Refugee. What images does the word conjure? A Syrian family trying to escape a civil war? An Afghan fleeing Taliban violence? Lifeboats seething with people, trudging across the Mediterranean?
Somehow, among all the harrowing images and stories to come out of the refugee crisis, the struggle of Eritrean refugees has received little attention. The dearth of international support would be a problem in any crisis, but in the case Eritrean refugees, the lack of awareness not only exacerbates the problem: it is the problem.
Eritreans account for the majority of refugees leaving Africa, and the portion of Eritrean refugees to citizens is also higher than in any other country. Nearly 5,000 refugees flee every month, for a total of nearly 50,000 a year. The deplorable conditions of this totalitarian state have pushed a tenth of the population to escape, and this number continues to rise every year. Since 1998, military conflict with Ethiopia has been used to justify the suspension of political, economic, and social rights for Eritreans. The typical life of an Eritrean exemplifies some of the most severe human rights abuses in the world:
Movement outside the house is forbidden without a permit which can only be obtained by going to school – a luxury you must forgo as a child in order to help your family tend their land. At the age of 18, or earlier if you are caught without a permit, you are conscripted into indefinite national service. For the rest of your life, you are essentially a slave to the state. Where you live, if you see your family, your daily routine – all of this is now in the hands of the government. Total compliance to the State is achieved by the destruction of the nuclear family that results from this program. Without a family and community to rely on, you are expected to pledge your complete loyalty to the government. You are lucky if you can even try to escape.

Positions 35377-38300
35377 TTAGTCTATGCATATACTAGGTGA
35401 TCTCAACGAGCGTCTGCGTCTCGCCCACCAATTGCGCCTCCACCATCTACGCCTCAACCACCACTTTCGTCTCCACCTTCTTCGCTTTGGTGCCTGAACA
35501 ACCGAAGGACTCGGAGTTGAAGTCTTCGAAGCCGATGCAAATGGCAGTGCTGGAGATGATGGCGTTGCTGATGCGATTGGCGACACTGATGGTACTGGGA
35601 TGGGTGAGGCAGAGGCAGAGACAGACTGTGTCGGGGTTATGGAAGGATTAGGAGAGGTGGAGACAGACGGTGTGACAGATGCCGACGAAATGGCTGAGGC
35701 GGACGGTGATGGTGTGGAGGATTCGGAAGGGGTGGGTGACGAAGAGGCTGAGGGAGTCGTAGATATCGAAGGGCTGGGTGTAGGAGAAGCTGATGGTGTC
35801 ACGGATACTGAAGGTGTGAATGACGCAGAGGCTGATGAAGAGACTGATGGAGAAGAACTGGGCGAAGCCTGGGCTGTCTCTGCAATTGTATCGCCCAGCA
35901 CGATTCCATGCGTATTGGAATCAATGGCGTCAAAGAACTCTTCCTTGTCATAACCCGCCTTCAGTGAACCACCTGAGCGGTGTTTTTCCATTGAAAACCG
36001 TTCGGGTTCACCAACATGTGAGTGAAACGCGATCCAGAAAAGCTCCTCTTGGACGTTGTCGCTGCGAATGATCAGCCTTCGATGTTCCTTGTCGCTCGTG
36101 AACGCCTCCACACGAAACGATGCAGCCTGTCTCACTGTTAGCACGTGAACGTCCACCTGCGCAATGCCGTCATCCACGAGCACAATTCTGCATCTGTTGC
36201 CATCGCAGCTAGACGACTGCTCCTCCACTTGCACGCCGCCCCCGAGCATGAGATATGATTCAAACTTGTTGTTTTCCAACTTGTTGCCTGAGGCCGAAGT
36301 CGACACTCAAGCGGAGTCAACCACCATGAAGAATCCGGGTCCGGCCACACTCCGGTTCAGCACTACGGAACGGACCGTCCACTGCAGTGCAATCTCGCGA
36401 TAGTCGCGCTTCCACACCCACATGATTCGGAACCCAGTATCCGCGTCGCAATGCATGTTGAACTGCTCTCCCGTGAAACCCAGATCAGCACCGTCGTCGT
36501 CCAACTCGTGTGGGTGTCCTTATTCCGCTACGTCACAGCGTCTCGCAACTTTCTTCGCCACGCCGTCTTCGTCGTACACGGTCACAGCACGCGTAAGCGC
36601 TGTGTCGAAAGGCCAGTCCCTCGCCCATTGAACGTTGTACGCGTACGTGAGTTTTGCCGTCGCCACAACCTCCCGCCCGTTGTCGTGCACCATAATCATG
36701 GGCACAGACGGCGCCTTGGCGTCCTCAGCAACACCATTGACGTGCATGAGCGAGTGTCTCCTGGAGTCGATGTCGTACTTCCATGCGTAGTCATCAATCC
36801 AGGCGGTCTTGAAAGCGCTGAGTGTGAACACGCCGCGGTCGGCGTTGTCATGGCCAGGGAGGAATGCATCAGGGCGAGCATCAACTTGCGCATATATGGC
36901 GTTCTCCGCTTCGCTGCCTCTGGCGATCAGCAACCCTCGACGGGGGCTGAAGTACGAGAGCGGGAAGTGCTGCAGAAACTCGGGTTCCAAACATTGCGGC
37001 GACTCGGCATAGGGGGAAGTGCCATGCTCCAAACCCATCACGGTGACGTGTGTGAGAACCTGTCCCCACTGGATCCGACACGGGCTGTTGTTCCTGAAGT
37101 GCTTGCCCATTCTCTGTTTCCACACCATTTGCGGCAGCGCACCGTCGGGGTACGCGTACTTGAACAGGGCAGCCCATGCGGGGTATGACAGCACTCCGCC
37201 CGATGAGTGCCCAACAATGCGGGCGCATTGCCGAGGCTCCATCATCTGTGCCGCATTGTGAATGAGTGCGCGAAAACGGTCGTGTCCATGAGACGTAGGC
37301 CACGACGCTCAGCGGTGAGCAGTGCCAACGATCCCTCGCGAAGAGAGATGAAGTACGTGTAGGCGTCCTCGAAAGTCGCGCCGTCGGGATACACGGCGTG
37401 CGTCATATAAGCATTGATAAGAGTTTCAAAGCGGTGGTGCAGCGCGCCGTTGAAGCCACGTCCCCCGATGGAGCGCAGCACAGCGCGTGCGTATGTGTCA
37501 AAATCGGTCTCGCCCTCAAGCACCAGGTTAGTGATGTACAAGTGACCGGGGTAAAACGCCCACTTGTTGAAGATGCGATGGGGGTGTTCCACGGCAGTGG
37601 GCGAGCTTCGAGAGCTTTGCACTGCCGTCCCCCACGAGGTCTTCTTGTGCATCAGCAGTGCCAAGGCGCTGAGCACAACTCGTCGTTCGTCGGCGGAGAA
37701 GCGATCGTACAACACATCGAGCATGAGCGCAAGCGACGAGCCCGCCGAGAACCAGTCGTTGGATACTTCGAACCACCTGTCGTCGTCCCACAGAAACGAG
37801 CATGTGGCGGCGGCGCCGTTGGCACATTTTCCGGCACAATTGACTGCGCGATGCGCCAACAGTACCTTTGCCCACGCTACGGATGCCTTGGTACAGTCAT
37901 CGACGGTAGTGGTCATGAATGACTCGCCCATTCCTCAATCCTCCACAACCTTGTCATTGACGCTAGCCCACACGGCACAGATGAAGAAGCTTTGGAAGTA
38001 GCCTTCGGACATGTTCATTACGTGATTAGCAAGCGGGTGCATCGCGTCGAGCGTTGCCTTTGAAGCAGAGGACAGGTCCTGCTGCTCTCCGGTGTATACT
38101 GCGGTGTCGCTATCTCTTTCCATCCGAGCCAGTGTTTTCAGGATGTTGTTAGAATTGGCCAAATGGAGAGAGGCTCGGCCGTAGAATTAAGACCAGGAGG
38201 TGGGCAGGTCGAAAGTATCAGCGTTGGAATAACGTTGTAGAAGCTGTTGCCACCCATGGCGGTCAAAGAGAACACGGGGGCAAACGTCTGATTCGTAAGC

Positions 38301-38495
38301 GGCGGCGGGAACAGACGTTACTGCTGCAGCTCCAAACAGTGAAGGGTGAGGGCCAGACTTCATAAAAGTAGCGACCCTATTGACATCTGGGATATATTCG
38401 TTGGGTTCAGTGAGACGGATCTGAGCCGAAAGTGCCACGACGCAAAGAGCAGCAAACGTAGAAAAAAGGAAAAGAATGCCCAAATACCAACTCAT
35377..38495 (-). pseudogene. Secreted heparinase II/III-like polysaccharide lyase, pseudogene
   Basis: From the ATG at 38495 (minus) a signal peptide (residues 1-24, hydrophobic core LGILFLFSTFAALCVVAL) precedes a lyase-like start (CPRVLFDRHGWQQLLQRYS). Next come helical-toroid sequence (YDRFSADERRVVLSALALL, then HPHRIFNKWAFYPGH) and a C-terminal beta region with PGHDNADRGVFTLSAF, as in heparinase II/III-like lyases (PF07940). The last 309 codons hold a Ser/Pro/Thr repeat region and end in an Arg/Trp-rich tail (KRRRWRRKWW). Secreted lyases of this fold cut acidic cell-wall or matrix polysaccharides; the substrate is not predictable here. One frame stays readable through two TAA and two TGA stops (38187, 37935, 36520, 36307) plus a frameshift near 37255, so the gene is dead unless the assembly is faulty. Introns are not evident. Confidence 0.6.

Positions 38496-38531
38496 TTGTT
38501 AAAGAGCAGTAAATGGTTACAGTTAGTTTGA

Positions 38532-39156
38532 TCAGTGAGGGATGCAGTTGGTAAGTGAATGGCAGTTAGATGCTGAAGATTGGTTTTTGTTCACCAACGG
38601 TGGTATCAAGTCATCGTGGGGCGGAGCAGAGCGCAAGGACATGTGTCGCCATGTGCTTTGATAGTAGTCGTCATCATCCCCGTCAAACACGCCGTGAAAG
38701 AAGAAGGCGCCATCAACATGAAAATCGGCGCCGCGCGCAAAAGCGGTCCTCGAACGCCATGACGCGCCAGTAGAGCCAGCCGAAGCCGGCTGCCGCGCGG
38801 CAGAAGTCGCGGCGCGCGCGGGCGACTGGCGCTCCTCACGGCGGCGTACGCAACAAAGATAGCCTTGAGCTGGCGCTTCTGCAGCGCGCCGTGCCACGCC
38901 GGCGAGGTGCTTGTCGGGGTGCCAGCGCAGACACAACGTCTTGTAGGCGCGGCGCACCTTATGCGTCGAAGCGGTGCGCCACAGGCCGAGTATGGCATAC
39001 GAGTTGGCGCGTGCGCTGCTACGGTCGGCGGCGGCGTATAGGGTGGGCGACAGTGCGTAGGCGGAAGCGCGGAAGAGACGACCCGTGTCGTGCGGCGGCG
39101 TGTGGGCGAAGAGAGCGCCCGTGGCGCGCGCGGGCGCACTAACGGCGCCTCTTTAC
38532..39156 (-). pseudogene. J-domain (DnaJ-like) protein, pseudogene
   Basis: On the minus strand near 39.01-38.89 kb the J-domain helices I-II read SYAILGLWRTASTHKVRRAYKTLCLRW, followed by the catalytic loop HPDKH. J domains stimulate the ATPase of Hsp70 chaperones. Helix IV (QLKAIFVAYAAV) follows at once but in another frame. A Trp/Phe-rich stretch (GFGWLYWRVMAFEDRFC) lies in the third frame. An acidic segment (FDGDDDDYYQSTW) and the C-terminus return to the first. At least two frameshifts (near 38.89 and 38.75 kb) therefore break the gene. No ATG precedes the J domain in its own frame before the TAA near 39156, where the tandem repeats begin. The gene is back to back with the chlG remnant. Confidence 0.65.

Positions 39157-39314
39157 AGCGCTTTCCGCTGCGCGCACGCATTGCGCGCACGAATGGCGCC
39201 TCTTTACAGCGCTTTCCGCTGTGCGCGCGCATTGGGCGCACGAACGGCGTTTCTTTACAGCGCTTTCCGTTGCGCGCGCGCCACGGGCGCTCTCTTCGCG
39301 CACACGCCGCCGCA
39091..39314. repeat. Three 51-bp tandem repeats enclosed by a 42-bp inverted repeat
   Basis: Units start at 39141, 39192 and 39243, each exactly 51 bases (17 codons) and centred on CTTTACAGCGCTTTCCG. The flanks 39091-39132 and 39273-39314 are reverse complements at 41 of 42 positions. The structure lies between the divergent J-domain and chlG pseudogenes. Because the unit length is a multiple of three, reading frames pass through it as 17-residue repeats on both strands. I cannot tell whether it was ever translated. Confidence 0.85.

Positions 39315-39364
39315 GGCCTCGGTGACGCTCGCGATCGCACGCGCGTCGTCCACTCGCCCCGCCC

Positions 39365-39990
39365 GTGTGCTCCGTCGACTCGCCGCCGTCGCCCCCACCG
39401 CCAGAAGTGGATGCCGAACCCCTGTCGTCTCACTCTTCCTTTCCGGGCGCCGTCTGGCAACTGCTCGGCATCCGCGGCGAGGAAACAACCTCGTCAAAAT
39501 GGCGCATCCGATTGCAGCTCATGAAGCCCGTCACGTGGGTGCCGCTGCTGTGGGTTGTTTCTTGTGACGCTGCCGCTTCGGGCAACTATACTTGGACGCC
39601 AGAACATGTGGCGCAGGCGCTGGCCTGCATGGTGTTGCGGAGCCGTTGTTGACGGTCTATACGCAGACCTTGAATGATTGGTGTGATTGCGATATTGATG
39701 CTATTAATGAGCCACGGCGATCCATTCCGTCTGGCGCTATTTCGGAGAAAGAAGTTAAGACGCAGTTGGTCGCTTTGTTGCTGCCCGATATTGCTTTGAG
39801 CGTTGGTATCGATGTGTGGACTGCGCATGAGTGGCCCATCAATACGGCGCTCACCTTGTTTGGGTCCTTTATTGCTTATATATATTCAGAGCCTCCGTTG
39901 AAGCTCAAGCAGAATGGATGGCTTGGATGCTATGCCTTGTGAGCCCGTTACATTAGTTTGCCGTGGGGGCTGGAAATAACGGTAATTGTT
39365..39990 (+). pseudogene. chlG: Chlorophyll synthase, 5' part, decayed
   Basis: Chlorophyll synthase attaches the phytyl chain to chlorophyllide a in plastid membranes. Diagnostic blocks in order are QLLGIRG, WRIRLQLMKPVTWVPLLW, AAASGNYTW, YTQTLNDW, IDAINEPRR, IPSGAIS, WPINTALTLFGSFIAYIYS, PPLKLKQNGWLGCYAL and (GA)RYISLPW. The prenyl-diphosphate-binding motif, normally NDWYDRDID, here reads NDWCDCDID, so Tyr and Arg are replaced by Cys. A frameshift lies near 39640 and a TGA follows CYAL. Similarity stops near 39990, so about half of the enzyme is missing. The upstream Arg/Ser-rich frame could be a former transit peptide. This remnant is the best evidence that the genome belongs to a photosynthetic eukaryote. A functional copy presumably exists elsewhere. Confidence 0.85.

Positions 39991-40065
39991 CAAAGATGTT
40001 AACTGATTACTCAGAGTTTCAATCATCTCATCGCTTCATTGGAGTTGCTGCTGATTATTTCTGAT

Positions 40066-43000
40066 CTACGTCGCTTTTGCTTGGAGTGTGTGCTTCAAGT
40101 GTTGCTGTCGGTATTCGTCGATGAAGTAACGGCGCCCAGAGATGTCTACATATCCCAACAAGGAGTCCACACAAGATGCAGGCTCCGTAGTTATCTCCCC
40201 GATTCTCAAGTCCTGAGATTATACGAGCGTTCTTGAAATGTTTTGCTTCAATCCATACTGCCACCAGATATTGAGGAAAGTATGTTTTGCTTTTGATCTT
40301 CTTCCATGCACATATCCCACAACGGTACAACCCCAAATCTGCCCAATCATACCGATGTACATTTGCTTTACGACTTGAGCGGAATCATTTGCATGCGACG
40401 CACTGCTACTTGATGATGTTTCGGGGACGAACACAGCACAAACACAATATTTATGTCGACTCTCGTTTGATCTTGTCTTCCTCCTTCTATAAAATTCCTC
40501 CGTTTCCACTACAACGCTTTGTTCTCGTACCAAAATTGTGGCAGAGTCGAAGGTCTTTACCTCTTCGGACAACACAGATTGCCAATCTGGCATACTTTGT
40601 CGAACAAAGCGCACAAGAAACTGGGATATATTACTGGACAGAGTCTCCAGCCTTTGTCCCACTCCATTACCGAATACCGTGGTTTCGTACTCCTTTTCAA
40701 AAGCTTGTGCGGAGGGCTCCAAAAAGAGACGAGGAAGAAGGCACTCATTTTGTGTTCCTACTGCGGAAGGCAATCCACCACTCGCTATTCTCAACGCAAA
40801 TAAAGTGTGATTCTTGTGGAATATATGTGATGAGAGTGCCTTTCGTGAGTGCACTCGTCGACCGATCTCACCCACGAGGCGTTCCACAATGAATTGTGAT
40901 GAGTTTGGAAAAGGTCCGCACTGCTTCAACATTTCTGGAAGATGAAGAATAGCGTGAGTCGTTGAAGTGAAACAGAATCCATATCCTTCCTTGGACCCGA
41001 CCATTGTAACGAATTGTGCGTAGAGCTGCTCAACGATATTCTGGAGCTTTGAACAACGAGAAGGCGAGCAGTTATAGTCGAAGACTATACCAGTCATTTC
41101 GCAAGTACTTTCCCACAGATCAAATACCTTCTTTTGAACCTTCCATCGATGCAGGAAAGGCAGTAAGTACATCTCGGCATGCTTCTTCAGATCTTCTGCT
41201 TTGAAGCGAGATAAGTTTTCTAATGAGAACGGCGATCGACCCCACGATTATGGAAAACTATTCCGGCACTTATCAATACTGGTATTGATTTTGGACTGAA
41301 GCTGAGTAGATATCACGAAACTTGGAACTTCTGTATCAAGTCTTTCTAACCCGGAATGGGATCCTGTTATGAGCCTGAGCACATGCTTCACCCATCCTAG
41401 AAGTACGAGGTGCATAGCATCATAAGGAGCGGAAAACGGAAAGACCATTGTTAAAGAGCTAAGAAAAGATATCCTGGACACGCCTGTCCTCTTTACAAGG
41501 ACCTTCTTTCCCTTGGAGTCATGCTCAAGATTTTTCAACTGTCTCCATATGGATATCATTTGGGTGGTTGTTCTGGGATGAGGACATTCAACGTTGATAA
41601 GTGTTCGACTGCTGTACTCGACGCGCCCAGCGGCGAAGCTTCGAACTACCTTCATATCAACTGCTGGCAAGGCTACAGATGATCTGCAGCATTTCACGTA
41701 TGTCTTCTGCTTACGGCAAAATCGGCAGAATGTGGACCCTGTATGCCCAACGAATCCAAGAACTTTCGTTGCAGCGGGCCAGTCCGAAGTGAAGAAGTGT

Despite these horrendous conditions, the plight of Eritrean refugees has not gained international visibility. Why? Because for nearly two decades, Eritrea’s self-imposed isolationism has prevented the world from truly understanding what is happening behind closed doors. Over a decade ago, the Eritrean government expelled all foreign correspondents, decided to reject all foreign aid, and placed a ban on foreign NGOs. While President Isaias Afwerki claims that these decisions only strengthen the country and promote self-reliance, Eritreans struggle to feed themselves while hardly being paid for their national service. Eritrea remains in the top ten of the world’s poorest countries with a per capita GDP of $514.20 in 2011.
Unlike other well-publicized conflicts in Syria and Afghanistan, the secrecy of the Eritrean regime has ensured its human rights abuses remain largely invisible to the international community. The lack of visibility is costly to Eritreans, even after they’ve left their nation behind.
For asylum seekers, recognition as a refugee is the only guarantee against repatriation. According to the 1951 Refugee Convention, refugees cannot be repatriated to countries in which their life and freedom would be compromised. No such protection applies to migrants, who are defined as persons travelling from one country to another. Because receiving states do not have much information about the brutal conditions in Eritrea, and because they themselves are struggling to accommodate the broader refugee crisis, many states have been inclined to classify Eritrean refugees as economic migrants so that they may be sent back to their home countries.
Countries have also begun to reflect the unequal representation of refugees in the global media. Again, the invisibility of the abuses occurring in Eritrea have made it harder for countries to confirm the conditions these people are fleeing from. In fact, Eritrea’s decision to reject foreign aid and ban foreign NGOs has led countries such as Denmark and the UK to express their belief that the human rights situation in Eritrea is improving, and that there are fewer reasons for fleeing the country. Therefore, both countries have begun to greatly reduce their recognition rates to Eritrean refugees, compared to the average rate for other refugees in the EU.
Remember: nearly one-tenth of Eritrea’s population has fled. 10%. For a population of less than 4.5 million, that is a huge loss. That is a loss that should send the media into a frenzy, it should encourage international NGOs to address the human rights violations happening in plain sight. At the very least, it should show the EU that Eritreans are suffering. But it doesn’t.
It doesn’t because the Eritrean government may not realize that its isolationist decisions have essentially made the Eritrean refugee invisible. The government’s decisions have created a regime that wields power over each and every one of its citizens, who are simply struggling to feed themselves and stay alive.
Or maybe the government does realize this. Maybe it just doesn’t care.